But the Golden Griffins will have a home game in the states, playing on a new facility, under the lights. No one could have imagined that was possible.

“Without a doubt, I couldn’t have written a better script any better than what has happened,” Kearns said.

A year ago, the Griffins struggled keeping players on the field. One after another, the players fell victim to injury.

But Kearns wanted to make sure that there was no repeat with the injury bug.

“We took things a little differently,” Kearns said. “We spent a lot of time with conditioning and weight room training. We know how to rest their legs. Everyone is healthy, thank God, and we’re keep going on the right track.”

Of course Momnohin is the engine who makes the Griffins go. He’s having an All-State caliber season.

“Everyone knows he’s going to get the ball,” Kearns said. “And when he gets the ball, good things are going to happen. It’s magic. He’s just a very special kid. What he’s done has been unbelievable. No matter what point of the game, he gets this look on his face and he’s just gone. He has that extra step that most people don’t have. And when he uses it, he’s gone. It’s been like Bill Belichick inheriting Tom Brady. I give the ball to 5 (Momnohin’s jersey number) and 5 goes.”

Photos by Jim Hague QP senior quarterback Anthony Villano is a deadly threat as a passer or a runner

Photos by Jim Hague
QP senior quarterback Anthony Villano is a deadly threat as a passer or a runner


But the team is not all Momnohin.

“Tajier Jefferson has been an absolute moose,” Kearns said. “He’s playing well on both sides. The offensive line has been tremendous. Anthony Villano is great, running and throwing. Everyone has really jelled together nicely. I couldn’t have asked for anything more.”

So the Griffins get a home game in the states. It’s a perfect setting for what should be a great game.

“Everyone is buzzing about getting a home playoff game,” Kearns said. “It’s great for the school. There should be such a great crowd there. Everyone is excited about it.”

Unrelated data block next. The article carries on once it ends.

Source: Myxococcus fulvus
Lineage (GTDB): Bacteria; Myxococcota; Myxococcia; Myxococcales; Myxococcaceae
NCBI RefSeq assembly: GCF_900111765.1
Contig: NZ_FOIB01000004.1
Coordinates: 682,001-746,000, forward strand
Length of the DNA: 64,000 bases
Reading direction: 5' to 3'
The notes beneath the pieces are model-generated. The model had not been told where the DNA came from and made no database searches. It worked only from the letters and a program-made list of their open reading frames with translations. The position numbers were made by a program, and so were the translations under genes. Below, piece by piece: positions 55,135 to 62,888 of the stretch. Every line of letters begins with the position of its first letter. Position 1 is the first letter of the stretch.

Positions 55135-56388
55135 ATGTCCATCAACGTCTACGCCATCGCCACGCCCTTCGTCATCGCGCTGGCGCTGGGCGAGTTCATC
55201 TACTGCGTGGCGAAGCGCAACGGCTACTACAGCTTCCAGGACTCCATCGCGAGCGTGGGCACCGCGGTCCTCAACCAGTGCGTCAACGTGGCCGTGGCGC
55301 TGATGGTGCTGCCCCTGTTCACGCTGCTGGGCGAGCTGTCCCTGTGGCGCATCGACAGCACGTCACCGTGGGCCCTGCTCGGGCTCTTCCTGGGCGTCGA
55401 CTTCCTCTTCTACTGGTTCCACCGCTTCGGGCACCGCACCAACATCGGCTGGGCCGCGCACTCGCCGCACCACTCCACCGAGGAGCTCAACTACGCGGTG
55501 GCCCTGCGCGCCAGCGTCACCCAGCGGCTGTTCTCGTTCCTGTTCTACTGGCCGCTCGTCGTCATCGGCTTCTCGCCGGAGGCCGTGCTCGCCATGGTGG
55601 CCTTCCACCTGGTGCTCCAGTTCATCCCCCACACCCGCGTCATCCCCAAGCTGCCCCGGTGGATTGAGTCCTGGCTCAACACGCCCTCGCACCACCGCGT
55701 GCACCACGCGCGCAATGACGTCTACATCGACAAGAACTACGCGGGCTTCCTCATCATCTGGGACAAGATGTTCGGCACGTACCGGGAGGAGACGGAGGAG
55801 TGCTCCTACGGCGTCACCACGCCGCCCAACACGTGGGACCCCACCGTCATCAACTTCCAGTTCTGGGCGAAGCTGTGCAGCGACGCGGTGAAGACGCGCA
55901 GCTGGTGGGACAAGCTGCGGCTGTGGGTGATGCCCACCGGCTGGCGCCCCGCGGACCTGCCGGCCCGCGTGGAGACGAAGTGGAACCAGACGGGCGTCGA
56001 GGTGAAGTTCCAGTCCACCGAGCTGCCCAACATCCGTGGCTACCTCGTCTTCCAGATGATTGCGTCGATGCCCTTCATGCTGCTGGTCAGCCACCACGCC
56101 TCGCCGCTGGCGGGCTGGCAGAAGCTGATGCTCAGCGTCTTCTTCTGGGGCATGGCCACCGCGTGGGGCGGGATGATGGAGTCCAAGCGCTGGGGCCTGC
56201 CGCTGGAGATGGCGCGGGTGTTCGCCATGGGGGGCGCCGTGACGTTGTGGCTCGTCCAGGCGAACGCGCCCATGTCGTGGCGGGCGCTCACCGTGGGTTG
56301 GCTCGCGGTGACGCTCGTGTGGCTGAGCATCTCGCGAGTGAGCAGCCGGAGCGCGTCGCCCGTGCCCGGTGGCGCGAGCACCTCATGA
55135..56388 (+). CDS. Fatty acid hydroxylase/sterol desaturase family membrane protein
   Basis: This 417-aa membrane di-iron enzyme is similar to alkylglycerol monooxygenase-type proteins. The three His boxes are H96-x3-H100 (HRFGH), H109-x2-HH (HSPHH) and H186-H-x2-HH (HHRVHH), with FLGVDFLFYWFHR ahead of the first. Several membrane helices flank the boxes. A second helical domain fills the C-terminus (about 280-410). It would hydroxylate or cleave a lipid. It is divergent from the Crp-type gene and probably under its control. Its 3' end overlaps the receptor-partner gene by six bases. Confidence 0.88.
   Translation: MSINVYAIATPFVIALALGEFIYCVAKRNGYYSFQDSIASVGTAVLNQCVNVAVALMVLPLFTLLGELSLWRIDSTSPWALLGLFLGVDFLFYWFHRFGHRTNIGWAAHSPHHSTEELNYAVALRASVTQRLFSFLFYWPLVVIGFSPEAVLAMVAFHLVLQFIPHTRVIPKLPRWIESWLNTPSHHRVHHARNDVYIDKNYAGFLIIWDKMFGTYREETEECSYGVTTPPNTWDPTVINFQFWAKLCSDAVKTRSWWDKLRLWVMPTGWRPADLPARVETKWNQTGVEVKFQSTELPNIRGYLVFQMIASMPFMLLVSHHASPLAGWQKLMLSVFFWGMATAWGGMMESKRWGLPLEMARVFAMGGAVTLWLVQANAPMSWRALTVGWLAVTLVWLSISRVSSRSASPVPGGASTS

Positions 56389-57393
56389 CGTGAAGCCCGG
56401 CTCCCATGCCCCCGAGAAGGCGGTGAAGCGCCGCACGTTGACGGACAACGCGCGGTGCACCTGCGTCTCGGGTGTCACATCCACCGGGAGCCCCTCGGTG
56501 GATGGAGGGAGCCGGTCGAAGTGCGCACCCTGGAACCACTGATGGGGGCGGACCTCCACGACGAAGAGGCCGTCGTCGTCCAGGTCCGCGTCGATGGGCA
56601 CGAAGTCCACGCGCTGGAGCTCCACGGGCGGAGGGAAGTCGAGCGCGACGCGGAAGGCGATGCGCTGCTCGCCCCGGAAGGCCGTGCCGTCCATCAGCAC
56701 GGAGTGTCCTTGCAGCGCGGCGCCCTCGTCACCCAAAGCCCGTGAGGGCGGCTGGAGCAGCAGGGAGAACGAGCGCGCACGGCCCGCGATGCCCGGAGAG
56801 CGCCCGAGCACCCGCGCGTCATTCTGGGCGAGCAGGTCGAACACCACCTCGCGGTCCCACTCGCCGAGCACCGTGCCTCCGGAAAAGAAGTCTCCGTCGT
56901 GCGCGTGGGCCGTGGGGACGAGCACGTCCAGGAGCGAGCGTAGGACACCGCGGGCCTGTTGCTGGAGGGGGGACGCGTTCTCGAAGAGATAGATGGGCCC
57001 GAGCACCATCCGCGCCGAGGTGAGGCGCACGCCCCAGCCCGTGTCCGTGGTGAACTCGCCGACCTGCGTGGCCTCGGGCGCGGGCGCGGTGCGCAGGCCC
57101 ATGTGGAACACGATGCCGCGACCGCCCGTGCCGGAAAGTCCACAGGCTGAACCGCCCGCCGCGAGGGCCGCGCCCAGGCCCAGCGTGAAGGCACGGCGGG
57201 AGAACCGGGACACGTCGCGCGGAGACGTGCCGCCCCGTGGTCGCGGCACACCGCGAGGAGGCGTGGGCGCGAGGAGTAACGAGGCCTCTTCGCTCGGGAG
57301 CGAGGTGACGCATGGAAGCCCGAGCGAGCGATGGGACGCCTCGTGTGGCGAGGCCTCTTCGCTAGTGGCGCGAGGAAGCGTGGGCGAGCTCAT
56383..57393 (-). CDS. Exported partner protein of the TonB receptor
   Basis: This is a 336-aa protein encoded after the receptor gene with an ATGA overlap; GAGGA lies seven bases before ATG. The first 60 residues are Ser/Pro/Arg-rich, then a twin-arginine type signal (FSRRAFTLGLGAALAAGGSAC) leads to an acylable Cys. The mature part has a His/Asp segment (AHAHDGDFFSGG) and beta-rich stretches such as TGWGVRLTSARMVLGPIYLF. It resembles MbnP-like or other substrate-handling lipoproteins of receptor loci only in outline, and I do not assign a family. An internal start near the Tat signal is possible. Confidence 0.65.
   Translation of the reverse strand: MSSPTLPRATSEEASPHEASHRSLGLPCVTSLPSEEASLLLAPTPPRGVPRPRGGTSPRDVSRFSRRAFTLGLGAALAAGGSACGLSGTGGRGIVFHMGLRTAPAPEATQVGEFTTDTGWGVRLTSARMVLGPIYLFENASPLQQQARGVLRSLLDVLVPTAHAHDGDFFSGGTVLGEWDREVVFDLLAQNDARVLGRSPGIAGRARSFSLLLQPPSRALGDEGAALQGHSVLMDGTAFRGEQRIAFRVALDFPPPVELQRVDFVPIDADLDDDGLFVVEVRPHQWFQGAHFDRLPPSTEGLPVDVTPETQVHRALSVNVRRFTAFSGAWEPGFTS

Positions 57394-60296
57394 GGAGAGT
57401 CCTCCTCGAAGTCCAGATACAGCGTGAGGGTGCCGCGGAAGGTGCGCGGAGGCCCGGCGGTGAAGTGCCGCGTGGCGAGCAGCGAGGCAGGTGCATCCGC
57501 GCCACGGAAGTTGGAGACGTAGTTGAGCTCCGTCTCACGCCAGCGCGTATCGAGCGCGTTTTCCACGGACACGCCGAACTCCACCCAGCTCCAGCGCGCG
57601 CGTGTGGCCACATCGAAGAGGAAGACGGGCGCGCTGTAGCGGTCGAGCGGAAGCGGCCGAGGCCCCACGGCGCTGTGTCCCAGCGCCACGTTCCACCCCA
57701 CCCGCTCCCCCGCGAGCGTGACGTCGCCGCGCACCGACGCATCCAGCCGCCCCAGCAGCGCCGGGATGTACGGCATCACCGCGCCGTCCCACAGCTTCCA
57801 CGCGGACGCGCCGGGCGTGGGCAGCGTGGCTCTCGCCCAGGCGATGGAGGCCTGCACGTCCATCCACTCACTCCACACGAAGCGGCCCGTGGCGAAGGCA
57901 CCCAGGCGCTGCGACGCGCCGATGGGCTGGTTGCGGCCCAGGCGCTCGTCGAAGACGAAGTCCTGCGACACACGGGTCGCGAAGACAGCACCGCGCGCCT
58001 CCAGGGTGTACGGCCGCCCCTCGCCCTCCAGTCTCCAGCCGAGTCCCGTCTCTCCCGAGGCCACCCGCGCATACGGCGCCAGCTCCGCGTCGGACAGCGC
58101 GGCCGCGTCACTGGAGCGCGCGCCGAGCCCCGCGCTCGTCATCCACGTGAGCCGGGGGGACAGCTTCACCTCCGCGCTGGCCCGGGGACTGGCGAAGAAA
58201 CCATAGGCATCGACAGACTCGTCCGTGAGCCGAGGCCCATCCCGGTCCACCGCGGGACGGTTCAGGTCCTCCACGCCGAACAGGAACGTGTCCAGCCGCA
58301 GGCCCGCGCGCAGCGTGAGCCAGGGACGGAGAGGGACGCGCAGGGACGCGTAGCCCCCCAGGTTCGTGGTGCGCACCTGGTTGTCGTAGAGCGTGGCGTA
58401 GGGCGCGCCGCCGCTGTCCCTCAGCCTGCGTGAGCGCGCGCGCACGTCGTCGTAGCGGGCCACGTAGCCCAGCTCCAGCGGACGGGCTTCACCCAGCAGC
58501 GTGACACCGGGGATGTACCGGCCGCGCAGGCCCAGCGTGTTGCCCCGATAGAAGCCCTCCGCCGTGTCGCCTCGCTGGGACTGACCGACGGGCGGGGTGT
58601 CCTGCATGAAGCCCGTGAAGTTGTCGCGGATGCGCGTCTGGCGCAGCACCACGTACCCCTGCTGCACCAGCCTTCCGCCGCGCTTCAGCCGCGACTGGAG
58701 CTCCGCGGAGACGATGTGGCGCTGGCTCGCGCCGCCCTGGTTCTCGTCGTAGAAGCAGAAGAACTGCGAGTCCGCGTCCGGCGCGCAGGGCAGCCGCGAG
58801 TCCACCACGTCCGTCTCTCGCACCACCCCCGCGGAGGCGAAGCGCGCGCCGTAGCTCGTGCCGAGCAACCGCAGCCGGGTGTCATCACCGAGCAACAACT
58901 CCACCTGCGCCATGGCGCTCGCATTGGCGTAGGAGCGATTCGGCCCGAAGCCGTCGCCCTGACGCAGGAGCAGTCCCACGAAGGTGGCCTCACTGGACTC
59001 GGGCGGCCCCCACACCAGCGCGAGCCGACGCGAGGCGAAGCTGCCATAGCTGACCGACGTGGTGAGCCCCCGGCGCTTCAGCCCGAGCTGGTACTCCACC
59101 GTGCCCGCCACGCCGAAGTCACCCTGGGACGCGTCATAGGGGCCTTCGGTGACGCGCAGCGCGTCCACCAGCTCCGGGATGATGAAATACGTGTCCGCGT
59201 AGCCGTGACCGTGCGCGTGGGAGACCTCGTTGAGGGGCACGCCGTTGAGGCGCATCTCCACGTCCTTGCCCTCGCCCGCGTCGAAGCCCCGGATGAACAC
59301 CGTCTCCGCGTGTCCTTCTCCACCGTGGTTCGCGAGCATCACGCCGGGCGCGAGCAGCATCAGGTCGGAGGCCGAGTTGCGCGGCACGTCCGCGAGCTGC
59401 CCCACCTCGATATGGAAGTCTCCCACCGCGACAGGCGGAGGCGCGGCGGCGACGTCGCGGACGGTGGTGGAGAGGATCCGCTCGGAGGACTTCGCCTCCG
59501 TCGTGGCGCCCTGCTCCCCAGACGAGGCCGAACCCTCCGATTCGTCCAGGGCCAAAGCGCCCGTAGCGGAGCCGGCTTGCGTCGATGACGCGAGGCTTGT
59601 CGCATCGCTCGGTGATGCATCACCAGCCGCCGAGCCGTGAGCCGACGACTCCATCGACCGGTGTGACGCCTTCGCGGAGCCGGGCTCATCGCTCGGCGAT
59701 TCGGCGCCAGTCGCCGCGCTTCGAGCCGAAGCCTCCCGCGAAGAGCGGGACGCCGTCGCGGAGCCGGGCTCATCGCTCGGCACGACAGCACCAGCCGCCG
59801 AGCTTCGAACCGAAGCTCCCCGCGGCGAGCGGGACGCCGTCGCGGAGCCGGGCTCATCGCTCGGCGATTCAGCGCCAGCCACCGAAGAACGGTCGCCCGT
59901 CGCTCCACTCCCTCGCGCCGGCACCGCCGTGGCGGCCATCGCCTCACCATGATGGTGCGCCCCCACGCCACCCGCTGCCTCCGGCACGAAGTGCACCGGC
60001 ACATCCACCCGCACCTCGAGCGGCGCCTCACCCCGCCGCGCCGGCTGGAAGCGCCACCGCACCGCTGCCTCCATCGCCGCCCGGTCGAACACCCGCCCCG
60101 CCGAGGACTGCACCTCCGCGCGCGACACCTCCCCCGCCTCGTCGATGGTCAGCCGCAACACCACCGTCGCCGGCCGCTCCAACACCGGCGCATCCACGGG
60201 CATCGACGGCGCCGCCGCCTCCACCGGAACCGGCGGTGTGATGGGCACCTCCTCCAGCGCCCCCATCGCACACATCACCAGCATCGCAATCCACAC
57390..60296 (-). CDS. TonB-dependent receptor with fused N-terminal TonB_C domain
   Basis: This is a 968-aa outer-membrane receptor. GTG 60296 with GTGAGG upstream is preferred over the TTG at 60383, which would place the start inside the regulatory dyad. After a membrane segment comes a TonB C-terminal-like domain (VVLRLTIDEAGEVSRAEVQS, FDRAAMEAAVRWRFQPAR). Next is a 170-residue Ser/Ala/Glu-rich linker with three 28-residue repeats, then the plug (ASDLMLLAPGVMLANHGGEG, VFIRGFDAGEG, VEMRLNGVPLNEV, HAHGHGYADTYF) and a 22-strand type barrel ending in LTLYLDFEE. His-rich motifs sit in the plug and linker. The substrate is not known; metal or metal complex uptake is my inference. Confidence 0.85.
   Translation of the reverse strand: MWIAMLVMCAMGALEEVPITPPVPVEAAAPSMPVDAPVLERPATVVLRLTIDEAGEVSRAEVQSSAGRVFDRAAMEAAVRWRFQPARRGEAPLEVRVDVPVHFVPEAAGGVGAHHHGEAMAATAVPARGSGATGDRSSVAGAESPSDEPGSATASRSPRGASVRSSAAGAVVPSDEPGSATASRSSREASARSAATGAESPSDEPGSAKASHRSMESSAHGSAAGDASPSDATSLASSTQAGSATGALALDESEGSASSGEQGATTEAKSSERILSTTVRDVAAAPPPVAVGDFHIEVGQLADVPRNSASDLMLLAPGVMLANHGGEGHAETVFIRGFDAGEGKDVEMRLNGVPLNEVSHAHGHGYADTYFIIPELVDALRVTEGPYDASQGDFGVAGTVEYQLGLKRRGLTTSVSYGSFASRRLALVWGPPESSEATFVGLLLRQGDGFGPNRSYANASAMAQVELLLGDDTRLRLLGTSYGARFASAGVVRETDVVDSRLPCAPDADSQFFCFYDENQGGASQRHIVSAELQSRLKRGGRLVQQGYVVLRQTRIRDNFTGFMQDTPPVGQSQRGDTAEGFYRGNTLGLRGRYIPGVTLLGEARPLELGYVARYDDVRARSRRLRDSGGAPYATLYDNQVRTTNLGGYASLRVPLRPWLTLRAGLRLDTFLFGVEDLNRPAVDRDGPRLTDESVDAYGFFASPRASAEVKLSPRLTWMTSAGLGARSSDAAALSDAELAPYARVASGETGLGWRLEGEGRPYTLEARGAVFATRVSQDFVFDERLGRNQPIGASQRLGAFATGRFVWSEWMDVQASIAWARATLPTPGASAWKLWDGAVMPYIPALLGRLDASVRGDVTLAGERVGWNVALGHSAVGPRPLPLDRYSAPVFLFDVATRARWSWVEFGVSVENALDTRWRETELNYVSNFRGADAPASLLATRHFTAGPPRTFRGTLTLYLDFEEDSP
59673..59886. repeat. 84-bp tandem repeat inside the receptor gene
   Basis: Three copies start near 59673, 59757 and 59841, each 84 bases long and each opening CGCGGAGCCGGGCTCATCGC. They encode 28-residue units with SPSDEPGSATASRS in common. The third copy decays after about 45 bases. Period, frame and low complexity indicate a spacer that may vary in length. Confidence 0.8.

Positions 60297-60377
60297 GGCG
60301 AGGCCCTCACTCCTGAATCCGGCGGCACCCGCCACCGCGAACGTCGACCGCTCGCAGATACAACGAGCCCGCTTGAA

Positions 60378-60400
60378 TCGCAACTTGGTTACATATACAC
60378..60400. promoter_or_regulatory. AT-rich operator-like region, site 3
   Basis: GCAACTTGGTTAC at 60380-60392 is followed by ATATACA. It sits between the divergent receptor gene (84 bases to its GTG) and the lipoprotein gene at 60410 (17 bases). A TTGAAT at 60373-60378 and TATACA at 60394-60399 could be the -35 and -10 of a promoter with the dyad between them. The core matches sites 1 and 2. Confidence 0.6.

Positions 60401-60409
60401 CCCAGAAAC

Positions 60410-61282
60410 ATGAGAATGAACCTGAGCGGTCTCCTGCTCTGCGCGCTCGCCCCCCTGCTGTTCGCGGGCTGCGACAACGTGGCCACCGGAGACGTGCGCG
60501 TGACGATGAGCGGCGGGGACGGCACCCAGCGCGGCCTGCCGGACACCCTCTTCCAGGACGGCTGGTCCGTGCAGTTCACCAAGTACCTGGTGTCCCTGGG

And one thing should be duly noted, according to Kearns.

“Queen of Peace is back,” Kearns said. “Some people said that the place is dying and the end is near. Well, we’re back and we’re going to be here for a very long time.”


Frances A. Oldknow

Frances A. Oldknow (nee Winship), 84, of Ocean Grove, formerly of Kearny, died on Nov. 7.

Arrangements were by the Armitage and Wiggins Funeral Home, 596 Belgrove Dr., Kearny. A Mass of Christian burial was held at St. Cecelia’s Church, Kearny. A service was held by the Eastern Star Liberty Chapter, Kearny. A private cremation was held.

Born at the U.S. Navy Hospital in Port O Prince, Haiti, Mrs. Oldknow lived most of her life in Kearny before moving to Ocean Grove 10 years ago. She was an elementary school teacher with the North Arlington School System for 30 years retiring in 1992.

She was a member of the Eastern Star Liberty Chapter, Kearny, the Arlington Women’s Club and the West Hudson Optimist Club.

She was the beloved wife of 59 years of Robert J. Oldknow; mother of Keith J. Oldknow, Sharon O. Marshall (Steve), Kent R. Oldknow (Joan) and Marlynn Frances Haslund (Leif); grandmother of eight grandchildren; aunt of Michele, Maura and several other nieces and nephews.

In lieu of flowers, donations to the American Cancer Society would be appreciated.

MaryAnn Rokosny

MaryAnn Rokosny (nee O’Malley), of North Arlington, formerly of East Newark, died on Nov. 8 at home.

Arrangements are by the Armitage and Wiggins Funeral Home, 596 Belgrove Dr., Kearny. A Mass of Christian burial will be officiated on Tuesday, Nov. 12, at 11 a.m. at Queen of Peace Church, North Arlington. Interment will be in Holy Cross Cemetery.

Mrs. Rokosny was employed at West Hudson Hospital, Kearny for over 35 years. She was a member of the Ladies Auxiliary Company B Fire Department, North Arlington.

She was the beloved wife of 54 years of Charles T. Rokosny; mother of Patricia (John) Svec, Charles J. (Heather) and John P. (Danielle) Rokosny and the late Joseph Rokosny; and sister of Martin (Eda), Richard (Annette) O’Malley and the late Larry (late Marge) O’Malley.

She was the grandmother of Lauren, Michael, Jennifer, Kristian, Madison, Tyler and Trevor. She is also survived by many nieces and nephews.

In lieu of flowers donations to the John Theurer Cancer Center Hackensack University Medical Center Breast Division or The Patient Access Network Foundation would be appreciated.

Louise Torta

Louise Torta ( nee Manfredonia) 79, of Kearny died on Nov. 3 at home.

Arrangements were by the Armitage and Wiggins Funeral Home, 596 Belgrove Dr.,Kearny. A Mass of Christian burial was officiated at Holy Cross Church, Harrison. Interment was in Holy Cross Cemetery.

Mrs. Torta was a retired Hi- Lo operator with La Torraine Coffee Company, Secaucus for over 20 years. She was born and raised in Hoboken before moving to Kearny in 1974.

She is the beloved mother of Donna (John) Pomponi, sister of Lorraine Manfredonia and the late Philip Manfredonia, grandmother of Anthony Pomponi, aunt of John and Marc Prezioso, Theresa Al Hakem and the late Ralph and Philip Manfredonia.

In lieu of flowers donations to The St. Jude’s Children’s Research Hospital, P.O. Box 1000, Dept. 142, Memphis, Tenn. 38101-9908 www.st.jude.org would be appreciated.